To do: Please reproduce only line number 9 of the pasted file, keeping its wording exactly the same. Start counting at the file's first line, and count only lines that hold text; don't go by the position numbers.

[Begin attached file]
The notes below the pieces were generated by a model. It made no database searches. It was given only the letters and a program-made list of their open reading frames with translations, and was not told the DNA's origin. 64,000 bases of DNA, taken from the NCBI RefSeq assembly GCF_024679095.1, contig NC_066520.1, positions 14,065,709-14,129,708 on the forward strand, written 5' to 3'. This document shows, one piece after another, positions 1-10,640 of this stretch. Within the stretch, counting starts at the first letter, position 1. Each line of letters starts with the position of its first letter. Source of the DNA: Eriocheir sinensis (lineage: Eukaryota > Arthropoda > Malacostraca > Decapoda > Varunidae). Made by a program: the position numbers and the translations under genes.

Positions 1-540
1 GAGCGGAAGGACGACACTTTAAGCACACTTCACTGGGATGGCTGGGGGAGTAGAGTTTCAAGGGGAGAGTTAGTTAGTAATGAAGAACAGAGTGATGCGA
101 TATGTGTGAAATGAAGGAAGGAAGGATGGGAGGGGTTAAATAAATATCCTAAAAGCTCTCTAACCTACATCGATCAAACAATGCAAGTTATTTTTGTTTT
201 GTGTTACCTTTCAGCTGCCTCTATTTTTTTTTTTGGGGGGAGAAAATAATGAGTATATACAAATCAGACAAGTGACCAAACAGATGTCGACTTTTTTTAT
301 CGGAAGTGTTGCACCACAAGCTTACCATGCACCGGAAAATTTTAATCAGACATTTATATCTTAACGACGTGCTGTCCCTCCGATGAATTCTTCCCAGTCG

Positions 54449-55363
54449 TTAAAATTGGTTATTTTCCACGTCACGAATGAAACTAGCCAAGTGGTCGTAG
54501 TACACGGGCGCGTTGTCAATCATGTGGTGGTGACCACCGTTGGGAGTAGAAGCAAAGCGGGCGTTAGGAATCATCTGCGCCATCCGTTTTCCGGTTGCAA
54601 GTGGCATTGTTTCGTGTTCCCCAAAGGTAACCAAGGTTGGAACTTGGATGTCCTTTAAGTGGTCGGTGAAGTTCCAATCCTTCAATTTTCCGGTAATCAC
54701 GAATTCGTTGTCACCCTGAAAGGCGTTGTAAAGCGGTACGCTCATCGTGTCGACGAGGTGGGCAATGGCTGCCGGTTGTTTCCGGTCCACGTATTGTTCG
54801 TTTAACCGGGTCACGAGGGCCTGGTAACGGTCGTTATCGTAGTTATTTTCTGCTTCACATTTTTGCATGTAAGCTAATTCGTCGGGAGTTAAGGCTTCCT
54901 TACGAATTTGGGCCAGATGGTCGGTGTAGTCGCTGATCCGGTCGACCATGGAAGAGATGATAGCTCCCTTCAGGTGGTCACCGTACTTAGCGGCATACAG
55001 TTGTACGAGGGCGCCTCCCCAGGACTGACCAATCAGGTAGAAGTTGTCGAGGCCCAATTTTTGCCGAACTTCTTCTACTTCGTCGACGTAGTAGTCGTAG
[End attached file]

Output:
54501 TACACGGGCGCGTTGTCAATCATGTGGTGGTGACCACCGTTGGGAGTAGAAGCAAAGCGGGCGTTAGGAATCATCTGCGCCATCCGTTTTCCGGTTGCAA